For me, there is no better movie than Bob & Carol & Ted & Alice. I have encouraged everyone who comes to my home to watch it with us, and most of the time, it makes a big impact on new viewers. It’s a patient movie. It stands up to (endless) viewings.
I will post Brian’s Netflix review of it below, but first, the reason for posting this. Everyone has movies they love that they can’t imagine their lives without. For me, B&C&T&A holds that spot. I have quite a few films that are truly special to me, but there is no competition for the number one spot. Paul Mazursky wrote and directed a beautiful film, and the entire cast is luminous. The sparing soundtrack is perfect. It is simply a perfectly crafted film that allows you to get to know the characters without forcing, with long scenes of actual conversation, human connections, and lives unfolding. I am a fan.
However, the movie has become (and maybe, always was, to some) a punchline. A t-shirt slogan that no one under 50 understands. People mistakenly think it’s a movie about swingers, or wife-swapping. It would probably bore a younger audience to tears, since very little actually “happens.” No lens flares. No one gets hit. No one is degraded. If they remade it, the longest scenes would be of the two female stars having graphic sex. There would be 150 short scenes, music cues included in every scene to tell you how to feel, and to ensure you would want to purchase the soundtrack. It would be ruined in a multitude of ways.
Now, here is my trouble with any “Best Of” list of movies. I love movies. I love all kinds of movies: good, bad, and forgettable. I love reading about movies. I love talking about movies, and sharing favorites with friends. My mom has an endearing trait of describing every movie she ever watches as “my all-time favorite!” I feel like that, sometimes. I can find good in most movies. If someone took the time to make something that sticks, I appreciate it. They don’t all stick, and they aren’t all my “all-time favorite,” but I can find value in most movies. The movies I love do not fit onto a list of “The Most Important Movies to Watch Before You Die,” or “The Greatest American Movies.” My list would be called, “Movies that Give Natalie the Deepest Feelings,” or “Top 100 Movies to Watch 100 Times in My Lifetime.”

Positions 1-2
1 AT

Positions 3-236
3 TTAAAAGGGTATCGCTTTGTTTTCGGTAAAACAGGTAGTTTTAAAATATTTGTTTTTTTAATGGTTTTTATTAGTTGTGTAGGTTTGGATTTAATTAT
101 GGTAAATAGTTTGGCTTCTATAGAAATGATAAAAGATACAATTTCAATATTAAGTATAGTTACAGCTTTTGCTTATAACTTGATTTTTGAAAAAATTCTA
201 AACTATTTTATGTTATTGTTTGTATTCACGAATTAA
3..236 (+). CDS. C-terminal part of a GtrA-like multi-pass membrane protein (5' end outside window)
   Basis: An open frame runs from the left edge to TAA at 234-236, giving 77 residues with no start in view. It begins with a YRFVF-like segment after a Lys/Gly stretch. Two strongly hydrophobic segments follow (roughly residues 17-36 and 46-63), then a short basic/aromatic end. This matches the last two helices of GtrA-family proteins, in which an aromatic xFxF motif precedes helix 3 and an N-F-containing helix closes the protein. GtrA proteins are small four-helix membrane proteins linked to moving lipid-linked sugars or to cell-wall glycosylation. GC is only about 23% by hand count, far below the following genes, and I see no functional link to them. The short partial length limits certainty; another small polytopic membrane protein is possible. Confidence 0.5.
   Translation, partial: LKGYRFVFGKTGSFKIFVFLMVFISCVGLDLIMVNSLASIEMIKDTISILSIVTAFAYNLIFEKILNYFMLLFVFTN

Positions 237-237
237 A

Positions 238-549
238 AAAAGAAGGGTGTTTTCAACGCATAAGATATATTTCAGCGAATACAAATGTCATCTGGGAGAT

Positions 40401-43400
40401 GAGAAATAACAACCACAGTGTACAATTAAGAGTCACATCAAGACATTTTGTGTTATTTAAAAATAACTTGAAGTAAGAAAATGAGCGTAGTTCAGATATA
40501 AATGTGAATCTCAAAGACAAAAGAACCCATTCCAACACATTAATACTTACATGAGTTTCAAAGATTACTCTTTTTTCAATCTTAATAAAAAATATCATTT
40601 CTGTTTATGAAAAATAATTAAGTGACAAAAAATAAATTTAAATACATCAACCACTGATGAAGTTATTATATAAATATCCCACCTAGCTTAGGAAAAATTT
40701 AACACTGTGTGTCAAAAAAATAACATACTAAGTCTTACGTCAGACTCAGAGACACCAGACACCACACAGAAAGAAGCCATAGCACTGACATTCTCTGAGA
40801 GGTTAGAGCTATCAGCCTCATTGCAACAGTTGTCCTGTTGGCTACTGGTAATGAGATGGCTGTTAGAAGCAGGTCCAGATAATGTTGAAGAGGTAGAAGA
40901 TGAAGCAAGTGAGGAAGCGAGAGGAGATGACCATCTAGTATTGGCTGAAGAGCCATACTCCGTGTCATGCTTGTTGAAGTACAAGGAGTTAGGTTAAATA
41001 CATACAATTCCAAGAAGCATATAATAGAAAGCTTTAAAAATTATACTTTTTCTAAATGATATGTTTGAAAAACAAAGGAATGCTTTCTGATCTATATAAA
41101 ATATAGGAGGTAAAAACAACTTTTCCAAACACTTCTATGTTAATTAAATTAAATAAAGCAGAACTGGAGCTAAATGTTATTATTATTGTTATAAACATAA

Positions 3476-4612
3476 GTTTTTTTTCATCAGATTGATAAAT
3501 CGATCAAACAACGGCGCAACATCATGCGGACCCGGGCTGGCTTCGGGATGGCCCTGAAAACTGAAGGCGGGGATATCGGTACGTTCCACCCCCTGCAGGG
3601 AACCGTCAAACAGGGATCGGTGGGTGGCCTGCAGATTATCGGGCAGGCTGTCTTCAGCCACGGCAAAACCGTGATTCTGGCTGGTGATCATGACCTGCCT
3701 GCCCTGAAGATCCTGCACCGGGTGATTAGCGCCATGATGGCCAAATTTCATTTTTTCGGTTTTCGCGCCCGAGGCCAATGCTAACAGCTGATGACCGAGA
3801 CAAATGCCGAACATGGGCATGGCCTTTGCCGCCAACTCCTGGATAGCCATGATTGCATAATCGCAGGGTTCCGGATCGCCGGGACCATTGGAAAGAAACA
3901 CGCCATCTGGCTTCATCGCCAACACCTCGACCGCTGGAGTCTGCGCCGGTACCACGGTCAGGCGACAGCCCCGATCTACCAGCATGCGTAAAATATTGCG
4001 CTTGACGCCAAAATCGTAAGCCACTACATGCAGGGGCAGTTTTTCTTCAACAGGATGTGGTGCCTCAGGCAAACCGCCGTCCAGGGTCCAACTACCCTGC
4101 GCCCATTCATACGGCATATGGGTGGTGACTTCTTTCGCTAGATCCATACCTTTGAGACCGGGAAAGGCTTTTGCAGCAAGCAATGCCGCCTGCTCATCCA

But as I searched the lists prepared by “people who know movies,” I was saddened to know that practically none of my favorites made their way onto any of them. AFI doesn’t seem to think that the Joseph Bologna/Renee Taylor film, Made for Each Other is as important as five different John Wayne Westerns. Alfred Hitchcock holds a dozen spots on most of the “Top” lists, but if you look for anything starring Jill Clayburg, or something written by Neil Simon, you will be out of luck. It’s confusing. I understand that these lists are meant to guide you to discover the history of film, and to deepen your understanding of film techniques. By listing movies that made the biggest social impact (12 Angry Men and Platoon come to mind), we are being encouraged to discover real truths about humanity, through film. I get it. That’s why we are attacking this list of 120 films that would have otherwise remained unwatched by us.
Still, it hurts to know that the movies that matter the most to me, that have made the largest impact on my personal life, could be lost to time. So many films that I love have never, and because of studios going bankrupt, rights being muddled, and lack of knowledge or interest, probably will never, make the transition from VHS to DVD (or streaming, as the case may be), and therefore, will be lost. Last year, the last VHS players were made. Going forward, the challenge of finding those lost gems will become more and more difficult. I already have friends who have abandoned DVD and Blu-Ray, and do not own any tangible film media. For someone like me, who has a collection of beloved VHS tapes, it’s a sad time. Hell, “they” won’t even release more seasons of Fantasy Island on DVD due to lack of interest, so what are the odds that Chilly Scenes of Winter will ever make the transition to DVD?
Tonight, as we pick our first movie from the jar, I will appreciate the fact that we can access these movies easily. Their inclusion on these lists almost guarantees that they will be available to anyone, easily, in the future. And I will lament the loss of “Natalie’s Top 100-Classics-Best Ever-Movies to See Before You Die.”